• an international transdisciplinary conference Culture(s) in Sustainable Futures: theories, policies, practices in Helsinki 6-8 May, 2015 at which the results of the Action were discussed by almost 300 scholars and practitioners. On the website you can find an overview of the sessions and streamed registrations of the plenary sessions, student’ reflections, the list of abstracts and the list of participants: http://www.culturalsustainability.eu/helsinki2015/programme. Lummina Horlings of the RSO group organised a session on Values in Place and gave a presentation during the plenary session on Culture in Sustainable Futures (starting at minute 36): https://www.youtube.com/watch?v=jItM_Hd_SAg&feature=youtu.be
Altogether 100 researchers from 25 countries within the EU with additional participants from Israel, Albania, New Zealand, and Australia contributed to the work in different ways. The network incorporated a wide variety of disciplines and fields of research, ranging from cultural, humanistic and social sciences, through political and natural sciences, to planning. The profiles and research interests of the members are introduced in the publication, Investigating Cultural Sustainability: Experts and Multidisciplinary Approaches: www.culturalsustainability.eu. The work was co-ordinated by the University of Jyväskylä and supported by the European COST Association (Cooperation in Science and Technology), which is funded within the European Commission’s research programme Horizon 2020.
At the upcoming Resilient Cities conference of ICLEI (the international network of local governments for sustainability) a special Urban Food Forum will be organized by ICLEI and RUAF in collaboration with the SUPURBFOOD program. The Resilient Cities conference will take place from 8 – 10 June in Bonn (Germany): for more information about the program, click on this link. The Urban Food Forum will take place on Wednesday 10 June 2015.
The Forum will feature a Panel with city leaders on good practices for managing resilient city-region food systems. Participants will include representatives from cities such as Cape Town, Nairobi, Ghent, Amman, Medellin, and Walvis Bay. A SUPURBFOOD supported policy brief and the Urban Agriculture Magazine special issue on city region food systems will be presented.
Following the opening session, two technical sessions will be held. The first, organized in cooperation with GIZ, will focus on Planning resilient food systems at an urban and metropolitan scale with speakers from UNEP, GIZ, and START with a discussion on how to operationalize the water-urban-food energy nexus. The second will examine the role of small and medium enterprises in urban food system development and will feature innovative SMEs working in the field of city region food systems from the cities of Rotterdam (The Netherlands), Riga (Latvia), Vigo (Spain) and Bristol (UK).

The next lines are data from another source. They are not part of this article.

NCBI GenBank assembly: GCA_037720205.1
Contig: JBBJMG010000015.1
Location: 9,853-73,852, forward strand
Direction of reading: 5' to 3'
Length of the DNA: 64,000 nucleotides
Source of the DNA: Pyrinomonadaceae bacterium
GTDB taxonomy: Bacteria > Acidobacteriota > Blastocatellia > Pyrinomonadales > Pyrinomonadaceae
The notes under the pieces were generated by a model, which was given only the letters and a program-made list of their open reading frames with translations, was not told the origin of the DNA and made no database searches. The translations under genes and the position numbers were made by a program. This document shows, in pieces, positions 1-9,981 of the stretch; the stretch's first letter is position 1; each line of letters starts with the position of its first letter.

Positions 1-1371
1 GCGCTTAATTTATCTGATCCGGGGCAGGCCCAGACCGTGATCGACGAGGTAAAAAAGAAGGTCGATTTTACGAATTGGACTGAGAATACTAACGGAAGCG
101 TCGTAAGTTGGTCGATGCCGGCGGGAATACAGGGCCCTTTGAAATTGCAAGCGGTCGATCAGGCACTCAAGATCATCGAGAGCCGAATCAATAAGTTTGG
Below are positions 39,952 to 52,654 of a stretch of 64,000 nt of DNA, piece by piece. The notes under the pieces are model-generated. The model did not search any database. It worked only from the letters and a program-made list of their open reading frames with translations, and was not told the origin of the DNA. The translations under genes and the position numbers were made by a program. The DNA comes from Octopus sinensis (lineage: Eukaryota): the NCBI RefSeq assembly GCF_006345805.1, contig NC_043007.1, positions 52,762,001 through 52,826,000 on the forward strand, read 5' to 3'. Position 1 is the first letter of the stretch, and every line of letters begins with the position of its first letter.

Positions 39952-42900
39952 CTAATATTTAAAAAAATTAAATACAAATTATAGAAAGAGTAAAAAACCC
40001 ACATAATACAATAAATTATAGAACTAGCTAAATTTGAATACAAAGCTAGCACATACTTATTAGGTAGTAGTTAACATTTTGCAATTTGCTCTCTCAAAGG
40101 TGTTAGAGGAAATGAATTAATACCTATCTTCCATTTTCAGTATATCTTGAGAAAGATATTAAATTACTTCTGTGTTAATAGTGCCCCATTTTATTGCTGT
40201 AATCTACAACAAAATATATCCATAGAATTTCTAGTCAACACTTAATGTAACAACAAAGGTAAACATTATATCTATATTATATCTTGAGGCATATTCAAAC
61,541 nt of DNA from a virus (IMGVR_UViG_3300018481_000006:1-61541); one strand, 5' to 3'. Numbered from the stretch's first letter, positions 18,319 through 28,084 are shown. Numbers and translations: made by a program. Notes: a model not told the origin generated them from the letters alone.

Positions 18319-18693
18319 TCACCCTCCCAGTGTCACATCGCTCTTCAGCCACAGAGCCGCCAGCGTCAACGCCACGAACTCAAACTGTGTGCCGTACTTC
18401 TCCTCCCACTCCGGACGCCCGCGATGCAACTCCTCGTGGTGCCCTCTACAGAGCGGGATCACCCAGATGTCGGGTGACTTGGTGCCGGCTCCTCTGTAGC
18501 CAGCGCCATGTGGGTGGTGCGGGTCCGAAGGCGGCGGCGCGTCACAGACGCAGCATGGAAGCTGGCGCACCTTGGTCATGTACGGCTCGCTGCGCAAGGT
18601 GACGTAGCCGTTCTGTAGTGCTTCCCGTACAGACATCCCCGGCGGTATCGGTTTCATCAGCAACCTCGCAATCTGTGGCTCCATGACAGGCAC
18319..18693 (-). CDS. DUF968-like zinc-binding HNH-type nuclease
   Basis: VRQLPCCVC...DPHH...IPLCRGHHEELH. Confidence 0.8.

The 7th Aesop Sustainable Food Planning (SFP) Conference entitled “Localizing Urban Food Strategies: Farming cities and performing rurality” will take place in Torino (Italiy) from 7 to 9 October 2015.
Localizing urban food strategies refers to embedding sustainable food planning issues in place and in time within each specific local context. Moreover, by targeting planners, agronomists, designers, geographers, administrators, activists etc. engaged in the urban food debate, Farming cities and performing rurality aims at representing a platform for the development of fruitful perspectives for sustainable food planning policies and practices.
On the one hand, Farming cities refers to the development of innovative roles for agricultural production in and around the city, approaching in a structural manner the way agricultural issues are dealt (or should be dealt) with in contemporary urban policies. On the other hand, Performing rurality considers urban food strategies as a tool to define a cooperating relationship between the urban and the rural, reversing in terms of equality the traditional ideological subordination of the countryside to the city.
The activities of the Conference will be articulated around the following tracks: (i) Spatial planning and urban design, (ii) Governance and private entrepreneurship, (iii) Relevant experiences and practices, (iv) Training and jobs, (v) Flows and networks. There will be a specific activity for PhD students and young scholars.
Abstracts for one of the aforementioned tracks can be submitted until the 31st of May via the submission form on the conference website.
The programme committee of the Agriculture in an Urbanizing Society Conference, which will take place in Rome (Italy) from 14-17 September 2015, has opened the call for abstracts. Abstracts can be submitted through the conference system EasyChairuntil 31 March 2015 for one of the following 23 working groups (click on the working group for description and convenors or download pdf (500 KB)):
After a positive evaluation of the abstract the author will be asked to upload a paper of max 10 pages which will be published online on the website of the conference. There will also be the possibility to submit a short paper of max 2 pages enabling the authors to still publish their results in peer reviewed journals after the conference. Short papers will be published in a book of proceedings. The procedures for the papers will be published on the conference website soon.